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Asian Markets In Negative Territory After Wall Street Plunge

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Asian stock markets are in negative territory on Wednesday following the overnight plunge on Wall Street as a yield curve inversion, or short-term debt yields trading above longer-term debt yields, stoked fears about an upcoming economic slowdown. Mounting skepticism about the trade war truce reached between U.S. President Donald Trump and Chinese President Xi Jinping also weighed on the markets.

The Australian market is notably lower following the sharp losses on Wall Street amid fears of an upcoming economic slowdown and lingering worries about U.S.-China trade tensions. Weak Australian GDP data also dampened investor sentiment.

The benchmark S&P/ASX 200 Index is losing 73.80 points or 1.29 percent to 5,639.30, after falling to a low of 5,610.00 earlier. The broader All Ordinaries Index is down 74.80 points or 1.29 percent to 5,722.70. Australian stocks succumbed to profit taking on Tuesday after the previous session's sharp jump.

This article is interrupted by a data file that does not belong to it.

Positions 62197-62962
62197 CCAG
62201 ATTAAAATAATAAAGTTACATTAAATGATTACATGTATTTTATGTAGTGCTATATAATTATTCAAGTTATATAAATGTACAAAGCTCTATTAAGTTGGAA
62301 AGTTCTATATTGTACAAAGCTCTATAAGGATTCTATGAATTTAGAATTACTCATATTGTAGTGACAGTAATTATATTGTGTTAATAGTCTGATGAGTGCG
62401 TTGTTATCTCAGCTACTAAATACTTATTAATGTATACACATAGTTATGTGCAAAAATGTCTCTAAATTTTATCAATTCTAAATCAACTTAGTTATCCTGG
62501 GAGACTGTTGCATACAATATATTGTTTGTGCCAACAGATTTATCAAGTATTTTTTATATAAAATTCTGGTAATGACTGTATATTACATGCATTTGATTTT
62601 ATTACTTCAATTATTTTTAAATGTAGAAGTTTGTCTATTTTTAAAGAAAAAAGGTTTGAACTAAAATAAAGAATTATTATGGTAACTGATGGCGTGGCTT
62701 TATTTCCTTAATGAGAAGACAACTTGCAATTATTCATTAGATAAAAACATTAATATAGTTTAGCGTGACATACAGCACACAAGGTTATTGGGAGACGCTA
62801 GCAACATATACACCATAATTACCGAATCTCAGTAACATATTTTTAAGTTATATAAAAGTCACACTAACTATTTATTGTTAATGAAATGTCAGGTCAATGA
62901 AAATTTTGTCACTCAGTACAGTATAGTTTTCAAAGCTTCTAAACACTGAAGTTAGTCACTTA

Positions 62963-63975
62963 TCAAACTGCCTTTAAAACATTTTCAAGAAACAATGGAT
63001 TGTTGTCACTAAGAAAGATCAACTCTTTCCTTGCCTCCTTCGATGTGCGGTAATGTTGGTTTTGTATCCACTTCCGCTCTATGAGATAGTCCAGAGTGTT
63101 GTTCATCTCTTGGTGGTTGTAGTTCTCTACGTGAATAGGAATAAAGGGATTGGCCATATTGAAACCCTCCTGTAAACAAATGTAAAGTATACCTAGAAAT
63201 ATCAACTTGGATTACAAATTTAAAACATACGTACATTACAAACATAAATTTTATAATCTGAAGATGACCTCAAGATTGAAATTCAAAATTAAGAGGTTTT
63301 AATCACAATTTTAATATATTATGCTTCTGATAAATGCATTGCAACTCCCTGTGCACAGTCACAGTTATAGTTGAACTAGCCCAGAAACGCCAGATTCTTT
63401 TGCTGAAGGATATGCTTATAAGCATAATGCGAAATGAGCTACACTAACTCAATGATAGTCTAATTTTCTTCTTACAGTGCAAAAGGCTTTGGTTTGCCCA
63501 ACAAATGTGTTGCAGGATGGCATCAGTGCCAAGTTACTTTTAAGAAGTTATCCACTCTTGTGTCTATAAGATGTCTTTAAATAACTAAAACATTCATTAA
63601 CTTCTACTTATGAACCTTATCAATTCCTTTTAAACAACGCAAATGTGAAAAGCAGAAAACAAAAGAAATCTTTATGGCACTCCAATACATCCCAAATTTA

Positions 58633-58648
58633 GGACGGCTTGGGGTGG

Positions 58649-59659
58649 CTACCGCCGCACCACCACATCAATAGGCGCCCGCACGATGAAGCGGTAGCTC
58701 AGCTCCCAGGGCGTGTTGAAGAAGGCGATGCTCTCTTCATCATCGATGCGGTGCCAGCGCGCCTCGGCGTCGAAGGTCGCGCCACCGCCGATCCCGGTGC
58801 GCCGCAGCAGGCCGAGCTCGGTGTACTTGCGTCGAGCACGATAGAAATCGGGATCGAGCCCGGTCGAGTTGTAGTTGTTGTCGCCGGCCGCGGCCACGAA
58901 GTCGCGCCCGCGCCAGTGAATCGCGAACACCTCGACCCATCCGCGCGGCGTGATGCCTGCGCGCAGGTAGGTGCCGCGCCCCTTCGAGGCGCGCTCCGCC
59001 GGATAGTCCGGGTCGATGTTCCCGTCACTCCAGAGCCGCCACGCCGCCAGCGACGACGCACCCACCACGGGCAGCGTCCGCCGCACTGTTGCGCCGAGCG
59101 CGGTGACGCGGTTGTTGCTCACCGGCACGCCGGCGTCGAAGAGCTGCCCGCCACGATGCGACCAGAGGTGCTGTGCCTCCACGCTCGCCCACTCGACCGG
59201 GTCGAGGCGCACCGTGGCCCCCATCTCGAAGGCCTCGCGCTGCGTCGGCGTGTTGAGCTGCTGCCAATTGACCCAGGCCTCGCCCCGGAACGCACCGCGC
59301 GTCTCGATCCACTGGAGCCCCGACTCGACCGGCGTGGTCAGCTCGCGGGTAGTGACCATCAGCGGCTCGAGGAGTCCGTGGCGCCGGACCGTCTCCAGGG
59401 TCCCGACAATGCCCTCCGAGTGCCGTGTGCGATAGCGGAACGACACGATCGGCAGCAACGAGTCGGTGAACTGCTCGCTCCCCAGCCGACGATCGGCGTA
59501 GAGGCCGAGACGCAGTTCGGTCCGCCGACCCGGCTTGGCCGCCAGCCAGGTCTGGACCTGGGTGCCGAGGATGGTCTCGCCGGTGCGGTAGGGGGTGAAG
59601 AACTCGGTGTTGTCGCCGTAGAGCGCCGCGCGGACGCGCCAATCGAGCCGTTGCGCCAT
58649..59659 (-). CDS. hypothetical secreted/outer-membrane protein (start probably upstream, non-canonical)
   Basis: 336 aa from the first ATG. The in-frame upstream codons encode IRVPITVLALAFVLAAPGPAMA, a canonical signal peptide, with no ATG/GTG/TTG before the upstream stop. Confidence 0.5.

In the banking sector, ANZ Banking, Westpac, National Australia Bank and Commonwealth Bank are lower in a range of 1.4 percent to 1.7 percent.

Oil stocks are also weak despite a modest increase in crude oil prices overnight. Santos is down almost 1 percent, Woodside Petroleum declining more than 1 percent and Oil Search is losing more than 2 percent.

Meanwhile, the major miners are mostly higher. Rio Tinto is advancing almost 1 percent and BHP is adding 0.4 percent, while Fortescue Metals is declining almost 1 percent.

Gold miners are mixed even as gold prices rose overnight. Evolution Mining is down 0.3 percent, while Newcrest Mining is adding almost 1 percent.

Shares of rare minerals miner Lynas Corp. are tumbling more than 17 percent after tough new conditions were announced for the company's license to operate in Malaysia.

In economic news, the Australian Bureau of Statistics said that Australia's gross domestic product was up a seasonally adjusted 0.3 percent on quarter in the third quarter of 2018. That missed expectations for an increase of 0.6 percent and was down from 0.9 percent in the second quarter.